A 55year old man with neurofibromatosis type 1 and hypertension presented with a 1 month history of recurrent falls. Examination revealed an unsteady gait with poor co-ordination, impaired joint position sense and a positive Rombergs test, with no other abnormal neurological findings.
An MRI spine revealed an expanding intramedullary lesion T8-L1 with a differential diagnosis of an ependymoma, astrocytoma and intradural extra medullary schwannoma.
Shortly after he developed hypertonia with clonus, symmetrically brisk reflexes a left up-going plantar, lax anal tone and urinary retention, requiring catheterisation.
The finding of 1 out of 4 urine collections showing a high level of noradrenaline (1965 nmol/24 hrs, upper limit normal 560 nmol/24 hrs) lead to detailed adrenal imaging by CT (normal adrenals) and MIBG (equivocal uptake in the left adrenal gland). Adrenal venous sampling was considered but not performed because of a large left renal artery aneurysm. A laminectomy was performed under full alpha blockade with phenoxybenzamine with good clearance of tumour. Histology confirmed a low grade ependymoma.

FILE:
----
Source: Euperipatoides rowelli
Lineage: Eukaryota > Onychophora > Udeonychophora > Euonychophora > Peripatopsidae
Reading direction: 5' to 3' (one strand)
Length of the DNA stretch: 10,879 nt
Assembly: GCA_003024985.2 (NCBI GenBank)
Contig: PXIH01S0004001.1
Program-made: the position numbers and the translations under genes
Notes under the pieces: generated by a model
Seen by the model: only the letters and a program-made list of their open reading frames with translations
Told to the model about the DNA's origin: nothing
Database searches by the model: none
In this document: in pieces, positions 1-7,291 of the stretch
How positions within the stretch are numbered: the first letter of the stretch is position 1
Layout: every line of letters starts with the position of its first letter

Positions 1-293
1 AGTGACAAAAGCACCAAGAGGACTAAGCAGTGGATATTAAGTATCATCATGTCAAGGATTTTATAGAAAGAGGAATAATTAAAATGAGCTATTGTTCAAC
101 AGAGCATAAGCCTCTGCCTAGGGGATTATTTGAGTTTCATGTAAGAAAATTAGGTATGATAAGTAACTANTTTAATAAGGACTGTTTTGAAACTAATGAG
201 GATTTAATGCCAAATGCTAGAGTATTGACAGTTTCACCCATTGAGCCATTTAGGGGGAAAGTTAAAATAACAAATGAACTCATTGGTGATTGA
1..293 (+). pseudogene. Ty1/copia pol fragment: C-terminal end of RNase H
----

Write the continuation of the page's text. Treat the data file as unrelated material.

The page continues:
Post-operatively tone and power returned to normal and urinary incontinence resolved. The patient completed a five week course of radiotherapy and was discharged home with community physiotherapy.
Ependymomas and Neurofibromatosis type 1
Although ependymomas are well recognised in NF 2 there are very few reported cases in NF1. One study of intramedullary spinal cord tumours associated with NF1 found a male predominance, with astrocytoma being the most common histology. A literature search revealed it to be relatively uncommon to develop spinal cord compression at this level, and the only scattered cases reported show a tendency towards cervical cord compression. In conclusion this is an unusual feature of a rare disease and highlights the importance of a multi-disciplinary approach to the management of such patients.
06 - 07 Nov 2006
Society for Endocrinology